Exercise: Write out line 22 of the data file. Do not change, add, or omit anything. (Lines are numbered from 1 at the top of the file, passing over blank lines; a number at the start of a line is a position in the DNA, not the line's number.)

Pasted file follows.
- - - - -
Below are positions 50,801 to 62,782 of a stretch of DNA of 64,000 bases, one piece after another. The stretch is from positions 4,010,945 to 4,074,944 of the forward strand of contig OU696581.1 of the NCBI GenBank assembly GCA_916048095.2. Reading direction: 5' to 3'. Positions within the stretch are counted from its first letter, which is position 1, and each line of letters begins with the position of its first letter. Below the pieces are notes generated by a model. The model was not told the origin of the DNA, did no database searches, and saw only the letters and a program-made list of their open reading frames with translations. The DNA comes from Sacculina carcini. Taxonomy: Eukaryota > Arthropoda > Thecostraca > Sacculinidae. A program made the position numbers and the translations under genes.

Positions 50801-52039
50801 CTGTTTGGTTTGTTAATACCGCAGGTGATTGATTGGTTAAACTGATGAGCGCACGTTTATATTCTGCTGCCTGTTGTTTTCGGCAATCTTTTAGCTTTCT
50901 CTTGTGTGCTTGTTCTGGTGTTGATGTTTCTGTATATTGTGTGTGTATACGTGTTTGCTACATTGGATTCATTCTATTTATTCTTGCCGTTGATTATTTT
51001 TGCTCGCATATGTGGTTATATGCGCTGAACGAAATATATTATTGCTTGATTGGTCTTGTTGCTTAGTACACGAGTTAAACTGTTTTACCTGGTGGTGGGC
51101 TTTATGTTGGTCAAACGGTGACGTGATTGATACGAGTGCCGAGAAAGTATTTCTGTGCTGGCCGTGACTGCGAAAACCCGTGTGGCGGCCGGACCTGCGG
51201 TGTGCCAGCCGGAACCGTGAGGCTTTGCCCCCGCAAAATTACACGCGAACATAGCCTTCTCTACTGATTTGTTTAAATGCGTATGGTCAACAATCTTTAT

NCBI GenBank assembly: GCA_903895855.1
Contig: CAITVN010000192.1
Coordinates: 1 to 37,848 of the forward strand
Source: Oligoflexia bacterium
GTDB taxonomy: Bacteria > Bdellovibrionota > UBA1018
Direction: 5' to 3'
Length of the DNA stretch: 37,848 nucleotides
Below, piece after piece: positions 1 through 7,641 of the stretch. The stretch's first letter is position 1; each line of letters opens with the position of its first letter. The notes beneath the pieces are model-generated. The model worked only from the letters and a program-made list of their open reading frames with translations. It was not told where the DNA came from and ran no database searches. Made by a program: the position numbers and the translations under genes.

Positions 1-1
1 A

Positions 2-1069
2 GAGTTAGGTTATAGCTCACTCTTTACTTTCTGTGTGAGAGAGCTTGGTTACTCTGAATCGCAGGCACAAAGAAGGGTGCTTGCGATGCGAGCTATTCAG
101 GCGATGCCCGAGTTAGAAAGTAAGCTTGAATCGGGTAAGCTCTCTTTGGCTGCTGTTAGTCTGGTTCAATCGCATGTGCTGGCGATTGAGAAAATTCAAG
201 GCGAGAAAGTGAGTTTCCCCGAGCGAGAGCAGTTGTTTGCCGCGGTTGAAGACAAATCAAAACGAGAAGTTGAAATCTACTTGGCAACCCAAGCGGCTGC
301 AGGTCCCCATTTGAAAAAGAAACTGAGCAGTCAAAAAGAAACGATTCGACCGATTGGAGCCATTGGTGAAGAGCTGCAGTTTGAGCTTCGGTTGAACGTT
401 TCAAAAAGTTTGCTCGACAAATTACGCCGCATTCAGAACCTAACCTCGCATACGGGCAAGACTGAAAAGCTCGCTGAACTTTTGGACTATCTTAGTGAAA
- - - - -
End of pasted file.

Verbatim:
301 AGGTCCCCATTTGAAAAAGAAACTGAGCAGTCAAAAAGAAACGATTCGACCGATTGGAGCCATTGGTGAAGAGCTGCAGTTTGAGCTTCGGTTGAACGTT